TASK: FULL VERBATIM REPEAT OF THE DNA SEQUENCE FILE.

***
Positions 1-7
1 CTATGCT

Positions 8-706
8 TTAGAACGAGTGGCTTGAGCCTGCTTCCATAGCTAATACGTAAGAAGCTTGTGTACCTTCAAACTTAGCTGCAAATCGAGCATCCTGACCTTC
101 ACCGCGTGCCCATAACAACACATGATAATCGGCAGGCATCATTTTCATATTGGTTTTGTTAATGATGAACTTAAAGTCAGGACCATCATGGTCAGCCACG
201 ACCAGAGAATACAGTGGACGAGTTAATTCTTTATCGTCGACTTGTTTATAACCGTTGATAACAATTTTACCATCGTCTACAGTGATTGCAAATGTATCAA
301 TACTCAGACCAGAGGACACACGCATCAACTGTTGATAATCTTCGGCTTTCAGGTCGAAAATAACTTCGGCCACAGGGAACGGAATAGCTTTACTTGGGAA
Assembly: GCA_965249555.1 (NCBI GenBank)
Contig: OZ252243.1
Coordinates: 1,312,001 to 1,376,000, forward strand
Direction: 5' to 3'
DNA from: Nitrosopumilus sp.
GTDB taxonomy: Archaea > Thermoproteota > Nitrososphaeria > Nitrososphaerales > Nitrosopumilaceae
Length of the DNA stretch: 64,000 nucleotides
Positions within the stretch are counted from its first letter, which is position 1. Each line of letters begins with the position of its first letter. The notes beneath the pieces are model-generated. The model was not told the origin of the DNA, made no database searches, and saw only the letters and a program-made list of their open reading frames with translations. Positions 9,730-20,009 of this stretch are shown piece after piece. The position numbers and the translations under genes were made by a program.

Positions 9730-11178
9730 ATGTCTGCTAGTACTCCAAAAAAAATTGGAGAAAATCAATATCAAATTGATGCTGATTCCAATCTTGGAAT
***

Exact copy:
Positions 1-7
1 CTATGCT

Positions 8-706
8 TTAGAACGAGTGGCTTGAGCCTGCTTCCATAGCTAATACGTAAGAAGCTTGTGTACCTTCAAACTTAGCTGCAAATCGAGCATCCTGACCTTC
101 ACCGCGTGCCCATAACAACACATGATAATCGGCAGGCATCATTTTCATATTGGTTTTGTTAATGATGAACTTAAAGTCAGGACCATCATGGTCAGCCACG
201 ACCAGAGAATACAGTGGACGAGTTAATTCTTTATCGTCGACTTGTTTATAACCGTTGATAACAATTTTACCATCGTCTACAGTGATTGCAAATGTATCAA
301 TACTCAGACCAGAGGACACACGCATCAACTGTTGATAATCTTCGGCTTTCAGGTCGAAAATAACTTCGGCCACAGGGAACGGAATAGCTTTACTTGGGAA
Assembly: GCA_965249555.1 (NCBI GenBank)
Contig: OZ252243.1
Coordinates: 1,312,001 to 1,376,000, forward strand
Direction: 5' to 3'
DNA from: Nitrosopumilus sp.
GTDB taxonomy: Archaea > Thermoproteota > Nitrososphaeria > Nitrososphaerales > Nitrosopumilaceae
Length of the DNA stretch: 64,000 nucleotides
Positions within the stretch are counted from its first letter, which is position 1. Each line of letters begins with the position of its first letter. The notes beneath the pieces are model-generated. The model was not told the origin of the DNA, made no database searches, and saw only the letters and a program-made list of their open reading frames with translations. Positions 9,730-20,009 of this stretch are shown piece after piece. The position numbers and the translations under genes were made by a program.

Positions 9730-11178
9730 ATGTCTGCTAGTACTCCAAAAAAAATTGGAGAAAATCAATATCAAATTGATGCTGATTCCAATCTTGGAAT